After university, Richard had gone into the public service. In the evenings he wrote and had managed to publish a number of pieces of short fiction. Then, after accepting a position with a tabloid newspaper, he found himself struggling. The pressure of deadlines and editor’s directions choked his creativity. Bored and personifying his lack of interest, he turned up repeatedly late to the office. Eventually, the choice was made for him. He was sacked. He turned to charity, at least positions in the charity sector. The first of these involved teaching teenagers what was euphemistically called creative writing but turned out to be a kind of delinquent baby-sitting funded with crime prevention money. He despised the aggression of his charges but conceded the job was not too bad overall. The worst of them were usually too wasted on pot to attend. His friends had teased him about it.
“There must be some hotties.”
“They’re 16 years old!” he’d cry. “They’re just kids!”
During this period he managed to produce his first novel: a bleak, moralistic tale about a girl falling through the welfare system. The book had been published but only after Richard yielded to it being marketed as ‘young adult’ fiction.
Someone had left a copy on the bookshelf of the study alongside past editions of the school yearbooks. Richard found the one for his year. He lingered over the sports photographs; teams of husky young men dressed incongruously in blazers and dark football shorts, their legs spread salaciously. They were golden boys: irrepressibly dominant and born to good fortune. He could see them now, swaggering and bullying their way around those dreadful years as he did his best to blend and appease. He’d worked hard to slip invisibly through his education avoiding notoriety, a shadow of no concern to anyone, his purpose being survival more than anything.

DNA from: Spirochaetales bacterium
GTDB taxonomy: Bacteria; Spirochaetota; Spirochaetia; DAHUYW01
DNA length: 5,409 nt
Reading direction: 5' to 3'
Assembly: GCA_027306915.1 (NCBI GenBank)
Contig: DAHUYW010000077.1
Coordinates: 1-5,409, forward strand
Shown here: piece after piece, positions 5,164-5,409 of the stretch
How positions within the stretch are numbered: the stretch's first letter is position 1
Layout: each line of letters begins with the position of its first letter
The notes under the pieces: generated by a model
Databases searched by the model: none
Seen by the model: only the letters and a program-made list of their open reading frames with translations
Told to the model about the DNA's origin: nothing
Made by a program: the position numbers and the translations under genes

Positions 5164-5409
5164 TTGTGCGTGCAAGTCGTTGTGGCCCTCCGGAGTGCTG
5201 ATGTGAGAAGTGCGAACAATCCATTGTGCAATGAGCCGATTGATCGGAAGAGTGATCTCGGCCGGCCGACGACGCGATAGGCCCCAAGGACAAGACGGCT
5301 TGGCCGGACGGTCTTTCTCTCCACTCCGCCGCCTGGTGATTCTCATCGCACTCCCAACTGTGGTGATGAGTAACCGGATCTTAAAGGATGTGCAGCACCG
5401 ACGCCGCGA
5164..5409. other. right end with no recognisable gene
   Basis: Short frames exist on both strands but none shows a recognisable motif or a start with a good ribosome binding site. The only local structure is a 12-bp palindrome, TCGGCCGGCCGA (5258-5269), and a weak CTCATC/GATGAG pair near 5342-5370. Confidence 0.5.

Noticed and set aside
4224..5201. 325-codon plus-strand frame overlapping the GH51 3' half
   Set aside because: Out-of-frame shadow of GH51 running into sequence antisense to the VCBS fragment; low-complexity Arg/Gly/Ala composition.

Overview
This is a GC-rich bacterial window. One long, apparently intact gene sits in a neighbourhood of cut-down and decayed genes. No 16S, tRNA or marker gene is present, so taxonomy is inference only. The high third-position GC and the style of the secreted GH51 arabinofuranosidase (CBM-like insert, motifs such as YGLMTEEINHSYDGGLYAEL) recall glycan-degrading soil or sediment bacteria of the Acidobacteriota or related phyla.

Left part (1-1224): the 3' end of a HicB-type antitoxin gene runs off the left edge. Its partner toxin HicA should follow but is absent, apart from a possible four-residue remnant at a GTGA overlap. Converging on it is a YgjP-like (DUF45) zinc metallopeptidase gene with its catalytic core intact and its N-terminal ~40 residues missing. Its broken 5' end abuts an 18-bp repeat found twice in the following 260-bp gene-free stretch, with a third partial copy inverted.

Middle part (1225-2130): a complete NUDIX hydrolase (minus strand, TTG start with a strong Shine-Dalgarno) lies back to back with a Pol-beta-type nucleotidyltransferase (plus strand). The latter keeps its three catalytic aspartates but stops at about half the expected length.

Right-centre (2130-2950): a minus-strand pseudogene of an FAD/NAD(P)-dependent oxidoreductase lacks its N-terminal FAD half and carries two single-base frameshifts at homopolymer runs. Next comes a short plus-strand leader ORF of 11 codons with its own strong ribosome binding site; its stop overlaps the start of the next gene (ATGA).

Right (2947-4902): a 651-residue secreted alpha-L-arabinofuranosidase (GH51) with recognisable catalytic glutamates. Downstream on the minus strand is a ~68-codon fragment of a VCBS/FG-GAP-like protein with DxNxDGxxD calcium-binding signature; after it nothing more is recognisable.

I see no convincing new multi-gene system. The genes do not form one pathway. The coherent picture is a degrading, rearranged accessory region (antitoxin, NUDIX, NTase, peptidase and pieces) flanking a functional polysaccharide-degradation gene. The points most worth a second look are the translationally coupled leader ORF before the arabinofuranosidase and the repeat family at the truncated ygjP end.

He turned a page and there was a picture of him, unglorified, in a single class group photograph with his wiry hair and nervous smile. A little thinner and fresher in the face but, somehow, remarkably similar and peering expectantly at his prospects.
He shut the volume and slid it back between the others. Beside the bookshelf was a poster featuring an eagle flying over a mountain and the words:
No one can predict to what heights you can soar.
Even you will not know until you spread your wings.
Some schoolboy had crossed out the last two words and scribbled “her legs” in their place. He suddenly felt quite anxious and questioned why he had accepted the position at all. Without a further thought, he pulled the pins from the poster, rolled it up and stuck it in the waste bin.
Richard’s working day started late, usually not before half-past ten. The boys ambled across the road and filed through the picket fence, selecting chairs in the front garden. He saw, at most, two small groups each day. There was no indication why these particular students had been selected from their peers; they certainly were not the best scholars. Many seemed indifferent to any academic endeavour, more interested in football or sports generally. His regular sixth form group appeared evenly divided between footballers and intellectuals.
“What are you studying in class?” he asked them one day.
“Macbeth, Animal Farm and David Malouf’s Johnno,” the Indian boy answered.
“And a play called Away by Michael Gow,” added the one with ginger hair.
“He wrote a play called Furious,” said Richard. “Any of you heard of it?” They looked back with a blank alertness he found disturbing. He imagined them, cocky and sharp, boasting to each other about sport, girls or their weekend parties. He had to remind himself that, despite robust bodies and claims on the future, their life experiences were limited. Whatever happened, he thought, he would remain in charge.
“What’s it about, Sir?”
“You don’t have to call me ‘Sir’.” The boy, who had been silent up until then, reddened. “You can call me Richard. I think that’s okay because I’m not a teacher and we’re not really at school are we?”
There was a visible settling and easing of limbs. Behind them, the sibilant camphor laurel caught the afternoon breeze. Sunlight spattered over the group. One boy rose from his chair and lit a cigarette.